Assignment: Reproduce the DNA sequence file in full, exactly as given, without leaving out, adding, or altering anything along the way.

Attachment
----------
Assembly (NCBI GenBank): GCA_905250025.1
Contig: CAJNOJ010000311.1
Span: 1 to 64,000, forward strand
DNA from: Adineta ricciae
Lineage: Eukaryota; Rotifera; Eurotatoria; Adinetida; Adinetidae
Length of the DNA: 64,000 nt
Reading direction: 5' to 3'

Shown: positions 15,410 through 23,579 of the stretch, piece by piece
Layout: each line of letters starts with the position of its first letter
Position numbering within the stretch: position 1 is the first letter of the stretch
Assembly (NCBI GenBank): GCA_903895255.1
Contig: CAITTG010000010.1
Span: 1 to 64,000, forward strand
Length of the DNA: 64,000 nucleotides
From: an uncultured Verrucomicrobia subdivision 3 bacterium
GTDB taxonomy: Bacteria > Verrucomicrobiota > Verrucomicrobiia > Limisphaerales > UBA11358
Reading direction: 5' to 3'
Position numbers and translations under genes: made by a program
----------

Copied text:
Assembly (NCBI GenBank): GCA_905250025.1
Contig: CAJNOJ010000311.1
Span: 1 to 64,000, forward strand
DNA from: Adineta ricciae
Lineage: Eukaryota; Rotifera; Eurotatoria; Adinetida; Adinetidae
Length of the DNA: 64,000 nt
Reading direction: 5' to 3'

Shown: positions 15,410 through 23,579 of the stretch, piece by piece
Layout: each line of letters starts with the position of its first letter
Position numbering within the stretch: position 1 is the first letter of the stretch
Assembly (NCBI GenBank): GCA_903895255.1
Contig: CAITTG010000010.1
Span: 1 to 64,000, forward strand
Length of the DNA: 64,000 nucleotides
From: an uncultured Verrucomicrobia subdivision 3 bacterium
GTDB taxonomy: Bacteria > Verrucomicrobiota > Verrucomicrobiia > Limisphaerales > UBA11358
Reading direction: 5' to 3'
Position numbers and translations under genes: made by a program